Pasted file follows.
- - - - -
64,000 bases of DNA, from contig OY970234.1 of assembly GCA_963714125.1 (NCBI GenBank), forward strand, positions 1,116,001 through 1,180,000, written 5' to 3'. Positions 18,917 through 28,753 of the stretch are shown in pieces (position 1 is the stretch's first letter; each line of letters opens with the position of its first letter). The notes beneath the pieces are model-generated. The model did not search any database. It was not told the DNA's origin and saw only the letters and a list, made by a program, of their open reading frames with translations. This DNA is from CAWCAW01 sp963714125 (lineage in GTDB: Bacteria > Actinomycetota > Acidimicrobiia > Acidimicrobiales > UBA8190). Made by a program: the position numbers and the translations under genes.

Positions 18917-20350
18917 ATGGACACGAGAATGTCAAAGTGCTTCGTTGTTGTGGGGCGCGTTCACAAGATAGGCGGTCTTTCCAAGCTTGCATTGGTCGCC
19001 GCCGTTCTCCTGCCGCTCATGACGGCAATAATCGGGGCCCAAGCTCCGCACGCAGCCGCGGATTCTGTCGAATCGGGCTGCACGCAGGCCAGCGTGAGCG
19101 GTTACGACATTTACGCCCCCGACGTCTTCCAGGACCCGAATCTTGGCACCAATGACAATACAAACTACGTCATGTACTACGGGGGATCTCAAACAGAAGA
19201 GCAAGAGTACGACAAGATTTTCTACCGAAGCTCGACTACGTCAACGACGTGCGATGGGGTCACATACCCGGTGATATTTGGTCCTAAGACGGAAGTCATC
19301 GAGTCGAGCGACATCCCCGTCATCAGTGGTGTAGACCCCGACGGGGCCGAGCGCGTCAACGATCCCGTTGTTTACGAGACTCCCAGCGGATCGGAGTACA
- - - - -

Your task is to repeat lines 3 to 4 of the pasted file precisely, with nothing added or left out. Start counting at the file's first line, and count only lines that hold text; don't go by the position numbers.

18917 ATGGACACGAGAATGTCAAAGTGCTTCGTTGTTGTGGGGCGCGTTCACAAGATAGGCGGTCTTTCCAAGCTTGCATTGGTCGCC
19001 GCCGTTCTCCTGCCGCTCATGACGGCAATAATCGGGGCCCAAGCTCCGCACGCAGCCGCGGATTCTGTCGAATCGGGCTGCACGCAGGCCAGCGTGAGCG